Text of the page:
Ardern’s staff presumably took notes for party conferences. THURSDAY: Statement at UN It is Ardern’s big day at the UN but few of her fellow leaders are there to see it because New Zealand is way down the speaking list, and once Trump left so did the crowd. She was up against some competition for an audience — the Senate Judiciary Committee hearing into allegations of historic sexual assault by Trump’s Supreme Court nominee Brett Kavanaugh was under way. All other eyes were busy parsing Trump’s press conference from the night before. So her first statement to the UN was delivered to a skeleton crew in the chamber, with Neve and Clarke Gayford watching from the sidelines. At least there were no “spontaneous murmurs” or laughs. FRIDAY: Wrapping up Ardern has few engagements, most of her final day in New York is reserved for wrap-up media interviews.
The true public relations value of baby Neve and Ardern’s time on
has become clear. The value was not just in the 4 million who watched the show, but the spin-off news stories afterwards.
But it was Neve who triumphed, the toast of New York. The story of her showing appeared everywhere — major US papers such as the CBS, and the British news websites.
CBS news said that moment “may end up doing more good than all the big political speeches combined”.
And it also paid tribute to Gayford, “quietly breaking down some gender barriers of his own, proudly changing diapers on one of the world’s biggest stages”. A million free lunches have been delivered to hungry schoolchildren, thanks to a booming social enterprise.
Eat My Lunch started out in a home kitchen three years ago, offering people the chance to help someone else out when buying their lunch.
For every lunch bought, the company gives one to a schoolchild who would have gone without.
Eat My Lunch made its millionth free lunch and invited Joseph Parker to do the honours.
Parker said being part of the Petrol to get even dearer Petrol prices have reached record levels this week with many places crossing $2.40 for the first time, and they are about to get even higher. Tomorrow, a 3.5c a litre excise tax will be added nationwide. Including GST, the increase is expected to see 4c a litre added to petrol prices across the country. According to the app initiative and making the millionth lunch was “really special”.
“I was surprised to learn how many kids go to school without lunch. It’s great to know we are making a difference giving Kiwi kids a lunch so they can concentrate on learning rather than how hungry they are,” Parker said.
Fellow ambassadors Claire Chitman, Jamie McDell, Suzy Cato and Shavaughn Ruakere also celebrated the milestone as the company pumped out another 2830 lunches. Gaspy, where users input fuel prices around the country, as of yesterday the national average for 91 octane was $2.282 per litre, diesel $1.605, 95 $2.422, and 98 $2.476. Green thumbs, bare bums Green thumbs will bare their bums for New Zealand’s first Nude Gardening Day next month. The pantless plant lovers will grace their gardens on October 20 as part of National Gardening Week from October 15 to 22.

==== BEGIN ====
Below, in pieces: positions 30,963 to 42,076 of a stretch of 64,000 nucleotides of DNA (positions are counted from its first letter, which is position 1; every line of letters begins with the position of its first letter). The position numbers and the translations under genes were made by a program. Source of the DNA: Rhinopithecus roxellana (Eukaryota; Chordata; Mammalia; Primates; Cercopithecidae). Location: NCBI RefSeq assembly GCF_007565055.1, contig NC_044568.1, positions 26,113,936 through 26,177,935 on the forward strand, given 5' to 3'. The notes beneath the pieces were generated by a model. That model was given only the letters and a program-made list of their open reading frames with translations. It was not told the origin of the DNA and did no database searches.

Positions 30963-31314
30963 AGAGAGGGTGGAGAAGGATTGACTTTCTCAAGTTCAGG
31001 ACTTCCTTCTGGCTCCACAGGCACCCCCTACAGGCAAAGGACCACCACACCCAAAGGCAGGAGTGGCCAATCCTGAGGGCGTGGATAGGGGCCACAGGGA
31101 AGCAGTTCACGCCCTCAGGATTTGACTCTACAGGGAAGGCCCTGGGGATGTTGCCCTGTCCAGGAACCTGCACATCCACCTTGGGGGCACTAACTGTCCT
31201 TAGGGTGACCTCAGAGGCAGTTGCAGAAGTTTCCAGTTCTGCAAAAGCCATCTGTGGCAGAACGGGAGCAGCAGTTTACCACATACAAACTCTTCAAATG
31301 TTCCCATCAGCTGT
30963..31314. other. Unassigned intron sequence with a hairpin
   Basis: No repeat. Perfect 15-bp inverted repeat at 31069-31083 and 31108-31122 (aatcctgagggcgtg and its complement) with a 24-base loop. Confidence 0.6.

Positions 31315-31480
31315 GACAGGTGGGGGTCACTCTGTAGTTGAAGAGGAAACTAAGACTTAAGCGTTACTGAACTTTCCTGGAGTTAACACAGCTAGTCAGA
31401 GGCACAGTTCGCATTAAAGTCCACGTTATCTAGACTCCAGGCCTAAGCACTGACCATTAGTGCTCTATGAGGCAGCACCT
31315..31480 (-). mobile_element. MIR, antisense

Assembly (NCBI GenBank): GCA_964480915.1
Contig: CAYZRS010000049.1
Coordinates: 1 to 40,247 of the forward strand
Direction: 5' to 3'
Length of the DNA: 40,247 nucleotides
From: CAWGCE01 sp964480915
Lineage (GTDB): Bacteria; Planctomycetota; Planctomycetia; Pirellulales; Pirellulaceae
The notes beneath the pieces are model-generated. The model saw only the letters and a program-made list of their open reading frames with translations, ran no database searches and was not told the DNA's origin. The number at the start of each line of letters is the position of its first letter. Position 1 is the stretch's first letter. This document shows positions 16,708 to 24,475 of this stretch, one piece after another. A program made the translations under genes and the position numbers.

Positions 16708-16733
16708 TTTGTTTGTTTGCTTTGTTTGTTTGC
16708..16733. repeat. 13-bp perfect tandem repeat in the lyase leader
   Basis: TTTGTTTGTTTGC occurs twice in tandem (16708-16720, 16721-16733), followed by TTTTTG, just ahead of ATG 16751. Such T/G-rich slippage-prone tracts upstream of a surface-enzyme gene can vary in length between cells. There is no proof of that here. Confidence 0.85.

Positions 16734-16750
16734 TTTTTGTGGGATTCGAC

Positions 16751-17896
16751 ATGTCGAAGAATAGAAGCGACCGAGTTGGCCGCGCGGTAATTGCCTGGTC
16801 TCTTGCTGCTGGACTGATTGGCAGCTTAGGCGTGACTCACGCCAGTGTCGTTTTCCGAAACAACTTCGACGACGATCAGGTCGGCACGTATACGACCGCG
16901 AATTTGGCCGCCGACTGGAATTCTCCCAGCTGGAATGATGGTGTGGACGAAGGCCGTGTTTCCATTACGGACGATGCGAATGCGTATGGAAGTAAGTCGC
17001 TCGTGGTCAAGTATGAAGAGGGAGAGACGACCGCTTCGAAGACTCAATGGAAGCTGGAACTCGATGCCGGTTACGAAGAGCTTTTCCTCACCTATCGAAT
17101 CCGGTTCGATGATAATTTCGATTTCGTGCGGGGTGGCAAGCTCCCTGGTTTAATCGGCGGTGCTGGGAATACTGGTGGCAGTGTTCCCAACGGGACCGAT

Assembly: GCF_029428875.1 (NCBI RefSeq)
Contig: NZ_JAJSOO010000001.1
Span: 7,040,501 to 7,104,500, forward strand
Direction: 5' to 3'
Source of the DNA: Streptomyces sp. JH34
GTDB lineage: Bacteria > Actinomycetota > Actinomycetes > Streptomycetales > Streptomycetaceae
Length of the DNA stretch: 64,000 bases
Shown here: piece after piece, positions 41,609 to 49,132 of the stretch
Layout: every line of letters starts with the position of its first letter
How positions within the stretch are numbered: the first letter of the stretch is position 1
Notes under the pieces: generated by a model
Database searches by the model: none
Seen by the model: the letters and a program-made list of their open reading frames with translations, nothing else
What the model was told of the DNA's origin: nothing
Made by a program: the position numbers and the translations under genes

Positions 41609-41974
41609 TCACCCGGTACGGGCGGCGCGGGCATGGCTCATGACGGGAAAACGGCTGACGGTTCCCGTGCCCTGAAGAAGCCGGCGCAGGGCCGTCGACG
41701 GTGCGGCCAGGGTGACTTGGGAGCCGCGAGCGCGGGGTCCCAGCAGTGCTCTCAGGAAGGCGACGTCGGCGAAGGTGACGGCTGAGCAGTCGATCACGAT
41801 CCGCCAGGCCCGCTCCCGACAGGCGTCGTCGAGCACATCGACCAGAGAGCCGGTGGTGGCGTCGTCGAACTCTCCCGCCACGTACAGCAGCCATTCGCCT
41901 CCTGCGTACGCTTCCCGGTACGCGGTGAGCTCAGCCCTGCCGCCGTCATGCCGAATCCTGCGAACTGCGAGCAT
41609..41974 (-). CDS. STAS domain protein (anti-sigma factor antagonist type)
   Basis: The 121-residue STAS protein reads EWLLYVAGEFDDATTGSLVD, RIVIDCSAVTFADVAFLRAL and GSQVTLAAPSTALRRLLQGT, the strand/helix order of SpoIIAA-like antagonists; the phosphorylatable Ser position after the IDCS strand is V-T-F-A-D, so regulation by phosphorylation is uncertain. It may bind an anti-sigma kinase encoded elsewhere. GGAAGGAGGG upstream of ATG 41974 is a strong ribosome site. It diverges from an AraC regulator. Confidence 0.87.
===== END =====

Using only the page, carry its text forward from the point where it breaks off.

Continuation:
Each day thousands of kids at 91 schools in Auckland, Hamilton, Wellington and Christchurch are fed through the ambassadors.
A recent survey conducted by Eat My Lunch asked teachers and principals what the biggest impact of Eat My Lunch was for the children. The most common response was increased attendance, and a reduction in the shame or stigma of coming to school without lunch.
“Eat My Lunch has allowed us to support parents in getting our children to school and our children have assurance they will Along with keeping their nipples away from nettles and their arse off the cutty grass, Kiwi gardeners are hoping for more accommodating weather to support them in their altogethers. NZ Naturist Federation president Donna Miller said they made the decision to move away from the World Naked Gardening Day, held in the first week of May, as Kiwi nudists were chillingly unimpressed. “It might be great in the Northern Hemisphere but New Zealand’s autumn temperatures are not conducive to getting your have lunch and no longer be hungry in class. It has also exposed them to different foods they would not have otherwise eaten,” Te Papapa School principal Robyn Curry said.
King said it was an exciting milestone to reach.
“It’s really fantastic to reach that.
“We couldn’t have done it without the support of all those great people and companies who buy our lunches, our incredible staff and the hundreds of volunteers who help make our lunches.” gear off,” she said. Wife’s tribute to skier The wife of an American skier who died on Mt Aspiring says she feels lucky to have shared “so much love” with him. David Dec, 35, died last Saturday when he fell while skiing down the mountain where he landed on the Bonar Glacier. His body was later recovered by Wanaka Search and Rescue volunteers and an Aspiring Helicopters crew. Dec’s death has been referred to the coroner.
Joseph Parker joined Eat My Lunch co-founders Michael Meredith and Lisa King to celebrate making the millionth free lunch yesterday morning.
Baby Neve was the toast of New York.